Judge David Crow

Published June 2002
by Yvette Trelles

Crow, DavidThose who know Judge David Crow well, know that he bleeds orange and blue! He was born in Athens, Georgia. During that time, Judge Crow’s father was in World War II. He has one brother who is four years younger and followed in his footsteps as a lawyer. Judge Crow’s brother has been a life long prosecutor in St. Petersburg, Florida. When Judge Crow was only twelve years old, his father transferred to Jacksonville where I am sure his love for the Gators grew stronger and stronger.

As you might imagine, following high school, Judge Crow attended the University of Florida in received a Bachelor of Science and Business Administration in 1968. He still recalls today the president of Ryder Truck who was a friend of his dad’s stating “tell David to go into accounting, he can’t go wrong” … and so, he did. After graduation, Judge Crow went into the US Army for two years that helped pay the way for his Law School career at the very prestigious University of Florida College of Law. He graduated with honors in 1972. His intent was to learn the law so he could perfect doing tax work. However, Judge Crow fell in love with the law and knew that his passion was to be a lawyer.

Following law school, Judge Crow visited friends with jobs in the Palm Beach County area. Judge Crow knew he would never leave. What’s there not to love in Palm Beach County!!

Judge Crow’s mother still lives in Jacksonville and he visits family there often. He has three children: David Jr. who is 32 living in Chicago as a financial analyst for Motorola; Cynthia who is 28 living in Atlanta and working as a clinical social worker; and Matthew who is 26 and will be attending law school at Florida International University in the fall. Judge Crow also has become a grandfather. His daughter, Cynthia, recently gave birth to a little girl, Abigail.

Did I mention Judge Crow is a Gator fan? Yes, he is a huge Gator fan. In fact, he tries to go to every home game. He grew up going to the Florida vs. Georgia games rooting for Georgia and somehow in there could not get away from the orange and blue. He is such a big fan that he drove an orange and blue van for quite some time. Other hobbies he has include boating and spending time with his dogs. Judge Crow also has enjoyed watching all his children playing sports through the years.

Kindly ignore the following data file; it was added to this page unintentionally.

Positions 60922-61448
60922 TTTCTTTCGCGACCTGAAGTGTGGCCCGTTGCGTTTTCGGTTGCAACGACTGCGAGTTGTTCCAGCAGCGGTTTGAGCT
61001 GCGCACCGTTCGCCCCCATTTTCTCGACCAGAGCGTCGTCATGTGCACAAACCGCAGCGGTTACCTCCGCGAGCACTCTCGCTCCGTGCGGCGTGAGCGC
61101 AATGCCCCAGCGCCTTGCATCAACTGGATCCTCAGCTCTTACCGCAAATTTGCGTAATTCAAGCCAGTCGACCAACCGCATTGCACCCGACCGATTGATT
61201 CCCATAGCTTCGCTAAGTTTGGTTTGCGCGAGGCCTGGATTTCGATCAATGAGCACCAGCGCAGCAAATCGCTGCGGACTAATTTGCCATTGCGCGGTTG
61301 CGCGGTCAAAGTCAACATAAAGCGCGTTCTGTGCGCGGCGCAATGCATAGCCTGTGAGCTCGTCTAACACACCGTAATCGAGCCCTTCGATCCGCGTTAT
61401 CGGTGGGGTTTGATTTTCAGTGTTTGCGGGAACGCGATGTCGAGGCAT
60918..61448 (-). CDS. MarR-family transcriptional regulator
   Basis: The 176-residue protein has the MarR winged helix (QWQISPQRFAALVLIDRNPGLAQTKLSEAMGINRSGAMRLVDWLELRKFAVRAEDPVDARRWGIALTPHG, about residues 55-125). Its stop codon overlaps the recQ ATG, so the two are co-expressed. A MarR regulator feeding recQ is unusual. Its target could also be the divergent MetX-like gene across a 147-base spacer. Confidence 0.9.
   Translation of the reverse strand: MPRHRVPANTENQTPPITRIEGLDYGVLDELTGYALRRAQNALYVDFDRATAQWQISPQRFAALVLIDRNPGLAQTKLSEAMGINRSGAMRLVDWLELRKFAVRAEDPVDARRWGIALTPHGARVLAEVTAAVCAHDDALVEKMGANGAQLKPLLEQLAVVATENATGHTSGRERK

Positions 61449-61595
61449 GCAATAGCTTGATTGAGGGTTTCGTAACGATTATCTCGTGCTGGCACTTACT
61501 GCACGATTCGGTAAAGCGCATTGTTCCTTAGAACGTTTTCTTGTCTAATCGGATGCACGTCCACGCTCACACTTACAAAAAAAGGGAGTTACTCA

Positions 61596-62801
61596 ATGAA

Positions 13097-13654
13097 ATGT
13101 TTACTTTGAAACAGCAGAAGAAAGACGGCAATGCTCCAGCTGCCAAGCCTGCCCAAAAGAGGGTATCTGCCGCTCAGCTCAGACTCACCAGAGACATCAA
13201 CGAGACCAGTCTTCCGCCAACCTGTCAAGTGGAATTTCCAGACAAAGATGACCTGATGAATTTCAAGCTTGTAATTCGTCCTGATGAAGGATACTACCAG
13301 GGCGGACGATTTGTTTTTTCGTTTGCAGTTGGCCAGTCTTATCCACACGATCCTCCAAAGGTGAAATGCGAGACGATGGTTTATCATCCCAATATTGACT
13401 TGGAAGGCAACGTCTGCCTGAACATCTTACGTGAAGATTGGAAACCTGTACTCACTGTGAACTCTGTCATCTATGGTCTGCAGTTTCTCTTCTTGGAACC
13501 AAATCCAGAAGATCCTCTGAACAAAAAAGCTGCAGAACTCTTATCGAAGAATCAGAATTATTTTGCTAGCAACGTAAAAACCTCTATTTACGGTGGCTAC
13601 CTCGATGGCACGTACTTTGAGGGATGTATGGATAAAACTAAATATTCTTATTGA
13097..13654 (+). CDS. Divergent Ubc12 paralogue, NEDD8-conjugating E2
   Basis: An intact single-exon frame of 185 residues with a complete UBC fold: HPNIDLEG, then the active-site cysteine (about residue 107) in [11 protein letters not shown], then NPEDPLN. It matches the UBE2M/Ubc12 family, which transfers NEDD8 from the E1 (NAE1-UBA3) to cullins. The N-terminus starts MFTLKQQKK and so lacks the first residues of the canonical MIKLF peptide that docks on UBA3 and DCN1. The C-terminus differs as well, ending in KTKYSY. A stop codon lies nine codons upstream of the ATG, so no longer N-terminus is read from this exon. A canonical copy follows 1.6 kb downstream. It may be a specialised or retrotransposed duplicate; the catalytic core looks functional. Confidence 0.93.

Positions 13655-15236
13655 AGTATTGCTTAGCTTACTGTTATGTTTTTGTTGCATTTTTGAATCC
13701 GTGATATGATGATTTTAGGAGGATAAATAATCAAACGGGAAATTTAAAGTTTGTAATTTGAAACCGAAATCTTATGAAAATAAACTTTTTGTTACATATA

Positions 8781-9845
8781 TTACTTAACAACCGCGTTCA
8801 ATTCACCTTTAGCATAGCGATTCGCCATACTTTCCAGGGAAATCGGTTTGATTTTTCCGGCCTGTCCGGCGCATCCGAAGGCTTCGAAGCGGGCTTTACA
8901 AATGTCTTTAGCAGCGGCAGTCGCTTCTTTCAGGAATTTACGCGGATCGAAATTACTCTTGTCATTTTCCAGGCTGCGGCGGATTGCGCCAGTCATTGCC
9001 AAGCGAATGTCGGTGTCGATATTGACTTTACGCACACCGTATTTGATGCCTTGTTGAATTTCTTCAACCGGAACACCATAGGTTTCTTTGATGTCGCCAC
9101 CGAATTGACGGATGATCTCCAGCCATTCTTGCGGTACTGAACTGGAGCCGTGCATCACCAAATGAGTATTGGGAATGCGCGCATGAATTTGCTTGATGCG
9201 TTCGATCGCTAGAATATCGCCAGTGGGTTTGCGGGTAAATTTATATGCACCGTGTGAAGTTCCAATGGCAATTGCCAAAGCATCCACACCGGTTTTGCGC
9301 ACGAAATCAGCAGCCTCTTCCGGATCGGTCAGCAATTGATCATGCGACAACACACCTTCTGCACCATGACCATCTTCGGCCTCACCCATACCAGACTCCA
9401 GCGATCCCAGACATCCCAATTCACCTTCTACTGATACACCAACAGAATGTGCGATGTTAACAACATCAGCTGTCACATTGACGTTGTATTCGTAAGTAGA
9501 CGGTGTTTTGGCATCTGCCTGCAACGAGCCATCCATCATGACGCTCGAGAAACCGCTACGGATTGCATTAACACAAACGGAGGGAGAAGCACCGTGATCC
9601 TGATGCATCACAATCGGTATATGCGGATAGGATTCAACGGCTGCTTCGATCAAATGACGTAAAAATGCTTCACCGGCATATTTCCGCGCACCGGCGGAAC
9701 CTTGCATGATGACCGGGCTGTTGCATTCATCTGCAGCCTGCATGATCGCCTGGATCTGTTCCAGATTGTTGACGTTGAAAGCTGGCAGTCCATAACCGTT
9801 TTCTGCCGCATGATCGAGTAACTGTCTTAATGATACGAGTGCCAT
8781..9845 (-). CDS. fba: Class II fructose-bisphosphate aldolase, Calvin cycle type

Becoming a Judge is something Judge Crow always thought about. In the mid nineteen eighties he applied and his name went up to the Governor. However, it was not the right time for him. Therefore, he put off applying until about a year ago. Judge Crow began his career at O’Connell & Cooper, PA where he left in 1974 to work for Joe Metzger at Walton, Lantaff, Schroeder & Carson until 1977. Following his practice with the Walton, Lantaff firm, Judge Crow started his own law firm that was then known as Paxton, Crow, Smith, Bosso-Pardo & Davis, PA. He continued his career in law and continued his law firm until he became a Circuit Judge just a short few months ago. His practice was always mainly in insurance defense. It ranged anywhere from automobile negligence to products liability with some commercial litigation.
Judge Crow states it is quite a different perspective seeing cases from the bench. Before, in his practice, he felt he was always defending defendants and companies for the right reasons. Now, as a judge, he is learning not to be a lawyer anymore. He finds himself often taking a step back and looking beyond the lawyers that is a lot harder than he expected. He recalls Judge Hazouri stating “listen to what they are saying, do not prejudge and let the lawyers do their job.” He takes these words very seriously then applies the law to the facts trying to do what is right.

When asked what he likes least about sitting on the bench, Judge Crow states the lack of cooperation among attorneys and the bickering that goes back and forth. However, in the next breath, he mentions it is always wonderful when the true professionals come before him and argue the law. When asked what he likes most, Judge Crow states the intellectual stimulation. He feels it is almost as if he has gone back to school and it brings law to the next level for him. We wish you much success in this next level of your life.